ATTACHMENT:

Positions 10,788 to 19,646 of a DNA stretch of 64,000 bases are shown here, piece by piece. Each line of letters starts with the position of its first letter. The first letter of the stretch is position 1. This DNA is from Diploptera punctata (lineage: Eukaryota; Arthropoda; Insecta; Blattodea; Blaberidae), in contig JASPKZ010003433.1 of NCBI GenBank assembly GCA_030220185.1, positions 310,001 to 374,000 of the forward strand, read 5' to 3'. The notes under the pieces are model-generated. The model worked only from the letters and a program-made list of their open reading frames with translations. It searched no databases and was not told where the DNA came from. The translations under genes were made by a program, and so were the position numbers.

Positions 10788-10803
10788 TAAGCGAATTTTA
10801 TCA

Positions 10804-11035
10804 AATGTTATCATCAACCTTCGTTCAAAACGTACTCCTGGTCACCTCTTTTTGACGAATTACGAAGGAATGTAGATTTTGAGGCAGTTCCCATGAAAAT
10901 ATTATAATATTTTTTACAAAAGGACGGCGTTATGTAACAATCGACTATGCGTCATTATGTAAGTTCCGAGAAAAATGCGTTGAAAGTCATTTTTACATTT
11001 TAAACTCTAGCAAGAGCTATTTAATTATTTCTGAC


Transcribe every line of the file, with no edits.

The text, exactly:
Positions 10,788 to 19,646 of a DNA stretch of 64,000 bases are shown here, piece by piece. Each line of letters starts with the position of its first letter. The first letter of the stretch is position 1. This DNA is from Diploptera punctata (lineage: Eukaryota; Arthropoda; Insecta; Blattodea; Blaberidae), in contig JASPKZ010003433.1 of NCBI GenBank assembly GCA_030220185.1, positions 310,001 to 374,000 of the forward strand, read 5' to 3'. The notes under the pieces are model-generated. The model worked only from the letters and a program-made list of their open reading frames with translations. It searched no databases and was not told where the DNA came from. The translations under genes were made by a program, and so were the position numbers.

Positions 10788-10803
10788 TAAGCGAATTTTA
10801 TCA

Positions 10804-11035
10804 AATGTTATCATCAACCTTCGTTCAAAACGTACTCCTGGTCACCTCTTTTTGACGAATTACGAAGGAATGTAGATTTTGAGGCAGTTCCCATGAAAAT
10901 ATTATAATATTTTTTACAAAAGGACGGCGTTATGTAACAATCGACTATGCGTCATTATGTAAGTTCCGAGAAAAATGCGTTGAAAGTCATTTTTACATTT
11001 TAAACTCTAGCAAGAGCTATTTAATTATTTCTGAC